Team owners can also create a team based on an existing Microsoft 365 group. Any changes made to the group will be synced with Microsoft Teams automatically. Creating a team based on an existing Microsoft 365 group not only simplifies the process of inviting and managing members, but also syncs group files inside of Microsoft Teams.

Team roles

There are two main roles in Microsoft Teams:

  • Team owner - The person who creates the team. Team owners can make any member of their team a co-owner when they invite them to the team or at any point after they’ve joined the team. Having multiple team owners lets you share the responsibilities of managing settings and membership, including invitations.
  • Team members - The people who the owners invite to join their team.

In addition, if moderation is set up, team owners and members can have moderator capabilities for a channel. Moderators can start new posts in the channel and control whether team members can reply to existing channel messages. Team owners can assign moderators within a channel. (Team owners have moderator capabilities by default.) Moderators within a channel can add or remove other moderators within that channel. For more information, see Set up and manage channel moderation in Microsoft Teams.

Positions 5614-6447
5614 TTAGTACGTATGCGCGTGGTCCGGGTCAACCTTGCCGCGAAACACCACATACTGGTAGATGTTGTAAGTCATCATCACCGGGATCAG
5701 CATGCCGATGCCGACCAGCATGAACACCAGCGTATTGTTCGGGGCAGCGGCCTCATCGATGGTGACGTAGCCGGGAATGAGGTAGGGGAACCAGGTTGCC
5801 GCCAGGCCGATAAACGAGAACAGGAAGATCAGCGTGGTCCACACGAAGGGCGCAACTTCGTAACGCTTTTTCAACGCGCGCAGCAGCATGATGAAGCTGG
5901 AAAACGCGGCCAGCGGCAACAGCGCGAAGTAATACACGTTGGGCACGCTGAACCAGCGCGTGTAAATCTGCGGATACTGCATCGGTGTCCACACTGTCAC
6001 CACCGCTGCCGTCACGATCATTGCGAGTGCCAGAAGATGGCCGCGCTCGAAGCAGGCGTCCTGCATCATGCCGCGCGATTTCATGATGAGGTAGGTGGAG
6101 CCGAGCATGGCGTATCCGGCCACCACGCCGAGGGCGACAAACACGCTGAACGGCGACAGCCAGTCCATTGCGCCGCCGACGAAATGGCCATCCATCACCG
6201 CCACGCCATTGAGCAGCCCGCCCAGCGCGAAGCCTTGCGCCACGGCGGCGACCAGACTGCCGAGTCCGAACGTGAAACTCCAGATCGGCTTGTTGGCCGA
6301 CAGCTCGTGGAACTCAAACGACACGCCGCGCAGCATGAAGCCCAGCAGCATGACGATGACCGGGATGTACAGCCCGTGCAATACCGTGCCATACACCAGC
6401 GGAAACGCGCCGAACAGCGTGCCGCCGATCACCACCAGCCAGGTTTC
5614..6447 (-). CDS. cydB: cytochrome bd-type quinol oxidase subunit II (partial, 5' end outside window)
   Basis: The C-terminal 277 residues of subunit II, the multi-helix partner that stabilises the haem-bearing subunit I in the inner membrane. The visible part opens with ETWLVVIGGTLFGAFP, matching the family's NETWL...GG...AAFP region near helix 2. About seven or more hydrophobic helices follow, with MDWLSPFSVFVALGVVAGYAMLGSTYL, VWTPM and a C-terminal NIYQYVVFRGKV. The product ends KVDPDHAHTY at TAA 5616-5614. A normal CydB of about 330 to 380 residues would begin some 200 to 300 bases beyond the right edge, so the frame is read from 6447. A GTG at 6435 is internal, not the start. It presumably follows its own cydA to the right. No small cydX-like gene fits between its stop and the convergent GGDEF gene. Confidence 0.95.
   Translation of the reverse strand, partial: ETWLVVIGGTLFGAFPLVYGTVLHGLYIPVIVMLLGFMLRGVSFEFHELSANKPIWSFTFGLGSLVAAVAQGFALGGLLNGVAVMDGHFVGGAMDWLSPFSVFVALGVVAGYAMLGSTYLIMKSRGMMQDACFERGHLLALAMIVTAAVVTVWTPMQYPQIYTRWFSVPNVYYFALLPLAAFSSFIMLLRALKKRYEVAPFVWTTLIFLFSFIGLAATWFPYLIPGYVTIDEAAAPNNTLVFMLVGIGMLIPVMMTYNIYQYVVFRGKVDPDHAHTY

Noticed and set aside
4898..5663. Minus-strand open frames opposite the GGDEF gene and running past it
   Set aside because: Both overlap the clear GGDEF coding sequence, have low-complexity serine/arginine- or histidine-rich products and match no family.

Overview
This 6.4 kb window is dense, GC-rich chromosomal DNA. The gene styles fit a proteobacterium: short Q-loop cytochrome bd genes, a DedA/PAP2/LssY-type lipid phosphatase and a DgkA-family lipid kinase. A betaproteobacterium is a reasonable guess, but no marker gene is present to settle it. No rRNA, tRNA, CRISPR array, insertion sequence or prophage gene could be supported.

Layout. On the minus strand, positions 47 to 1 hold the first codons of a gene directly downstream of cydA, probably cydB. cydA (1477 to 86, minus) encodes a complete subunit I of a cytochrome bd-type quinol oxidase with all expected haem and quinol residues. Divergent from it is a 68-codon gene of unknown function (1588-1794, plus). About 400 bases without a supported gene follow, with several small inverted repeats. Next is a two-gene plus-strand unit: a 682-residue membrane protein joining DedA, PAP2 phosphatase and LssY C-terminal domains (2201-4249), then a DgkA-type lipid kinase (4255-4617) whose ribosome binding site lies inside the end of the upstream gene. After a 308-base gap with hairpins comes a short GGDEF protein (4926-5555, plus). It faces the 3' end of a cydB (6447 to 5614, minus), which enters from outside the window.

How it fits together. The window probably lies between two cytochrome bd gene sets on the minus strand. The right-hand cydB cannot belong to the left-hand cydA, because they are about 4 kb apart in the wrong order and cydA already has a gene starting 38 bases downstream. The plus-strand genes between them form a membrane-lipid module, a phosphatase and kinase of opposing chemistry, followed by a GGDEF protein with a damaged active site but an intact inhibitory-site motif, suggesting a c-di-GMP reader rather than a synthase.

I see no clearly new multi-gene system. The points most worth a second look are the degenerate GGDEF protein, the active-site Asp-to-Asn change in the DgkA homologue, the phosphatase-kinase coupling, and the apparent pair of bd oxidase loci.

Team settings

Team owners can manage team-wide settings directly in Microsoft Teams. Settings include the ability to add a team picture, set permissions across team members for creating standard and private channels, adding tabs and connectors, @mentioning the entire team or channel, and the usage of GIFs, stickers, and memes.

Take three minutes to check out this go-to-guide video for team owners:

If you are a Microsoft Teams administrator in Microsoft 365 or Office 365, you have access to system-wide settings in the Microsoft Teams admin center. These settings can impact the options and defaults team owners see under team settings. For example, you can enable a default channel, “General”, for team-wide announcements, discussions, and resources, which will appear across all teams.